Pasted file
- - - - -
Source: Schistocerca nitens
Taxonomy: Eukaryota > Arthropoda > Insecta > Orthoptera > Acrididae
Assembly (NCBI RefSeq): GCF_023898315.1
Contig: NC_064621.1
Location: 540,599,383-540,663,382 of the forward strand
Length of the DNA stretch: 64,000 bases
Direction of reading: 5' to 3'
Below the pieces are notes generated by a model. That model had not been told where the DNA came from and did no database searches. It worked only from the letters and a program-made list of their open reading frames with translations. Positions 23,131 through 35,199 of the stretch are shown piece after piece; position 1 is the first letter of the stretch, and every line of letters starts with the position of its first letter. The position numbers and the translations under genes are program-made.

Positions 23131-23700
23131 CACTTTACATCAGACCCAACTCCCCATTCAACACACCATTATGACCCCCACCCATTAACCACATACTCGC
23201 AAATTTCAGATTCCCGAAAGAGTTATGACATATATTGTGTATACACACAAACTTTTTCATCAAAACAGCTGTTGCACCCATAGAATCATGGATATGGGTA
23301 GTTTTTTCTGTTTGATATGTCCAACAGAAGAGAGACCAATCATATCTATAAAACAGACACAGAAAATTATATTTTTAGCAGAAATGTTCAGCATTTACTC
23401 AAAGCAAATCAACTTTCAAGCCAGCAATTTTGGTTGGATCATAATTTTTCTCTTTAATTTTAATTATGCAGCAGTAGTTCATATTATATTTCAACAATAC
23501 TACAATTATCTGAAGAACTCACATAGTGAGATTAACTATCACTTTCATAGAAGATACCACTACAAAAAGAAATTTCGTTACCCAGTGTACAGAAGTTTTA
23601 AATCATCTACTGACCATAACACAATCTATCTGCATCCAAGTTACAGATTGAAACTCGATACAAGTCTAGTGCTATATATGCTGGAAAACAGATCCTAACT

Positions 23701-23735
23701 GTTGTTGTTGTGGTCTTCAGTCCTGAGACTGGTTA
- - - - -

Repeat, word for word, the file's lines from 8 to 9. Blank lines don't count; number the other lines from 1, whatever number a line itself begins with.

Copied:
Below the pieces are notes generated by a model. That model had not been told where the DNA came from and did no database searches. It worked only from the letters and a program-made list of their open reading frames with translations. Positions 23,131 through 35,199 of the stretch are shown piece after piece; position 1 is the first letter of the stretch, and every line of letters starts with the position of its first letter. The position numbers and the translations under genes are program-made.

Positions 23131-23700